Nadezhda Tkachenko

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Nadezhda Tkachenko
RIAN archive 399455 1980 Summer Olympics Champion Nadezhda Tkachenko crop.jpg
Tkachenko at the Moscow Olympics, 1980
Medal record
Women's Athletics
Representing the  Soviet Union
Olympic Games
Gold medal – first place 1980 Moscow Pentathlon
Universiade
Gold medal – first place 1973 Moscow Pentathlon
European Championships
Gold medal – first place 1974 Rome Pentathlon

Nadiya Volodymyrivna Tkachenko (Ukrainian: Надія Володимирівна Ткаченко) or Nadezhda Vladimirovna Tkachenko (Russian: Надежда Владимировна Ткаченко) (born 19 September 1948) is a Ukrainian former pentathlete who won gold at the 1980 Olympics.[1][2]

Tkachenko was born in Kremenchuk, then in the Ukrainian SSR in the Soviet Union.[1] She took up pentathlon aged 18 and trained at the Vanguard VSS in Donetsk Oblast.[1][2] She came second in pentathlon in the Soviet championships of 1971 and 1972,[2] and competed three times for the Soviet Union at the Olympics.[1][2] She set her first world record (4839 points) winning the 1977 European Cup.[1][3] She won the 1974 European title, but was stripped of the 1978 title after testing positive for anabolic steroids and given an 18-month ban.[4][5] In May 1980, just after the ban, she scored 4880 points, which was not ratified as a record because the races were hand timed.[6] In July she won the 1980 Olympic title with 5083 points,[1][7] becoming the only woman ever to break 5000 points outdoors,[n 1][1] with the final world record before the event was replaced in 1981 by the heptathlon.[1] The Soviet government awarded her the Order of the Red Banner of Labour and the title Honored Master of Sports of the USSR.[2]

Since retiring from competition she has worked as a youth sports coach in Donetsk, of which she was named an honorary citizen in 2005.[2] A youth athletics competition in the city is named after her.[2]

Footnote[edit]

  1. ^ Strictly, the only woman to break 5000 points using the 1971 scoring tables, under which Burglinde Pollak's 1970 record score of 5406 was reduced to 4775.[8] The indoor record of 5013 points was set in 2012 with the 1985 tables.

References[edit]

  1. ^ a b c d e f g h OlyMADMen. "Nadiya Tkachenko Bio, Stats, and Results". Sports-Reference.com. Retrieved 12 May 2016. 
  2. ^ a b c d e f g "Ткаченко Надія Володимирівна [Tkachenko Nadiya Volodymyrivna]". Олімпійці Донбасу [Donbass Olympians] (in Ukrainian). Donetsk Regional Branch, Ukrainian Olympic Committee. 20 March 2012. Retrieved 12 May 2016.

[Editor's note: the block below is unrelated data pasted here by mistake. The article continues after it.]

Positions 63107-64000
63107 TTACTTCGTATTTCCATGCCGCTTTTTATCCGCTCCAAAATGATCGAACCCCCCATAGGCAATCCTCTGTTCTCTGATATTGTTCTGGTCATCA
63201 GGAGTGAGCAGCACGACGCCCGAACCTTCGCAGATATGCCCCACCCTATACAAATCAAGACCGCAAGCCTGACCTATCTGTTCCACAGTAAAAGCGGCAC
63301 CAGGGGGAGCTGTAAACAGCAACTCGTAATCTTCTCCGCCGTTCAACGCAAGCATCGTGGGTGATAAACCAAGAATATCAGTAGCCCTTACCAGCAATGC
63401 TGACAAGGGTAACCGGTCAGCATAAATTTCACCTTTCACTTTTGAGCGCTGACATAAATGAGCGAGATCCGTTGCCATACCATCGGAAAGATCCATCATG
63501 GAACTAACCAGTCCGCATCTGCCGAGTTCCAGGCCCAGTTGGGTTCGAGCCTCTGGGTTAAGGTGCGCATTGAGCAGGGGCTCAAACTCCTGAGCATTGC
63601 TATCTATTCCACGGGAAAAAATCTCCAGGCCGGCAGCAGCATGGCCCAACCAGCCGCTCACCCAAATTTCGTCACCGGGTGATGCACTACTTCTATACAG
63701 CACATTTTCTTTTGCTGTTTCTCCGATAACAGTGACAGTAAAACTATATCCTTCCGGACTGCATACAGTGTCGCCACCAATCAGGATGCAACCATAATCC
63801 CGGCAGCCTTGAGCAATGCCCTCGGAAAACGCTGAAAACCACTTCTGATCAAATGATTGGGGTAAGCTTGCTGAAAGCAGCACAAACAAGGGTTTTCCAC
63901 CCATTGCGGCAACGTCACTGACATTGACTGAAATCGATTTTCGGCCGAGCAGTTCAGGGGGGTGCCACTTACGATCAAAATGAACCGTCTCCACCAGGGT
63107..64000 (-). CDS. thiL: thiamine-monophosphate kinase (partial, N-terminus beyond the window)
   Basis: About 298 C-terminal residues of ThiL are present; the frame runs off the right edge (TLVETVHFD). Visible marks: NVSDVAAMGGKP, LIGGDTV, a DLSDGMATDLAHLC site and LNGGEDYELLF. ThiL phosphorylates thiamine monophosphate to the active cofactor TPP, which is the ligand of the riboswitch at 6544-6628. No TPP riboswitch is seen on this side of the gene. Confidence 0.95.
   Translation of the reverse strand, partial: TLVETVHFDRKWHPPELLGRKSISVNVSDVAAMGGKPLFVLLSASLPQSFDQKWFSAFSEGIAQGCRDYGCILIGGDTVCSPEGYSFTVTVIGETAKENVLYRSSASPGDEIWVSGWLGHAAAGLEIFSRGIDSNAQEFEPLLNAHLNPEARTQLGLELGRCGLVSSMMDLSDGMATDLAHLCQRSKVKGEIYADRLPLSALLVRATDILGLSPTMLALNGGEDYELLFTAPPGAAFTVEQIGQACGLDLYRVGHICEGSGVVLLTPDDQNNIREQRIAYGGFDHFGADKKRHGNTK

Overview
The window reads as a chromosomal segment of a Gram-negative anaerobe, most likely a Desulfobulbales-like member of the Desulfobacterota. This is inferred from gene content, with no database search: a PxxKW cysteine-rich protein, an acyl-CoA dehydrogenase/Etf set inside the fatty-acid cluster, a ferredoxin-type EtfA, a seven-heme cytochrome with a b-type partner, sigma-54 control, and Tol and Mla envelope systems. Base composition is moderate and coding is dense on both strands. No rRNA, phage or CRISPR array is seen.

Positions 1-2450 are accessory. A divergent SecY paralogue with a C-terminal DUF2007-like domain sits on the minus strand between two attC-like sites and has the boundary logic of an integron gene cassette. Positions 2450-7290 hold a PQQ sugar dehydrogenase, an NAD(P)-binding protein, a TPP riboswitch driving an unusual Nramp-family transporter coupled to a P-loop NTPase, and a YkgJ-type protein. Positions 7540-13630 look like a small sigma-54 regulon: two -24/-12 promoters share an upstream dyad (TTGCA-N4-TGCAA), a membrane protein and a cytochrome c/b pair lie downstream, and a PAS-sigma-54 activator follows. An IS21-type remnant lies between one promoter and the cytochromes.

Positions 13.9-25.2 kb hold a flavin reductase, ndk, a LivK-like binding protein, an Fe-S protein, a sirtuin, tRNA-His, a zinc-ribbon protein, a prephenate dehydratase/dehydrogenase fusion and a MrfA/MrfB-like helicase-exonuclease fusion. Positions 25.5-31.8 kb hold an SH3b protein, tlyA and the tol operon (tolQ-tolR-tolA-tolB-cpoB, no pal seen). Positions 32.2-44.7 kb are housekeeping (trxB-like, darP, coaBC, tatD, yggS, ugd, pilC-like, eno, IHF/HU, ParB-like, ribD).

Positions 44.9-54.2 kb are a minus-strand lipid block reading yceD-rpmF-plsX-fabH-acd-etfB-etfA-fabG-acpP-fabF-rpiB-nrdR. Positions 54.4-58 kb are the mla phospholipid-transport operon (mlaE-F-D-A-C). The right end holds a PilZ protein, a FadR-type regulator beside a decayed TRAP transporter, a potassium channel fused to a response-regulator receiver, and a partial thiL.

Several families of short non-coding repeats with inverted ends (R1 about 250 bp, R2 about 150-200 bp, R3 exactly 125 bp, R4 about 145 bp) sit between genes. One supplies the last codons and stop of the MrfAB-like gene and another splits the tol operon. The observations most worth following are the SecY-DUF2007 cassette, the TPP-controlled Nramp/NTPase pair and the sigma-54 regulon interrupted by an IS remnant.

3. ^ "A roundup of the week Sept. 12–18". Sports Illustrated. 26 September 1977. Retrieved 12 May 2016. 
  4. ^ "Within the IFs: International Amateur Athletic Federation (IAAF)" (PDF). Olympic Review. International Olympic Committee (134): 725. December 1978. Retrieved 13 May 2016. five athletes having participated in the European athletic championships in Prague and having had positive doping tests have been stripped of their awards and cannot participate in any athletics events for a minimum period of 18 months. The athletes in question are : Nadjada [sic] Tkachenko [etc.] 
  5. ^ Holt, John B. (June 1979). "Within the Federations: International Amateur Athletic Federation (IAAF)" (PDF). Olympic Review. International Olympic Committee (140): 353–4. Retrieved 13 May 2016. It was agreed to reinstate the following five athletes after a minimum period of 18 months from the date of the competition at which they infringed the IAAF doping rules at the European championships [... : ...] Nadyezhda Tkachenko [etc.] 
  6. ^ "Within the International Federations: International Amateur Athletic Federation (IAAF)" (PDF). Olympic Review. International Olympic Committee (155): 514. September 1980. Retrieved 16 May 2016. 
  7. ^ Jalava, Mirko (2014). "European Athletics Championships Zürich 2014" (PDF). European Athletic Association. pp. 427, 435. Retrieved 12 May 2016. 
  8. ^ Matthews, Peter (2012). "Pentathlon". Historical Dictionary of Track and Field. Scarecrow Press. pp. 164–5. ISBN 9780810867819. Retrieved 11 May 2016.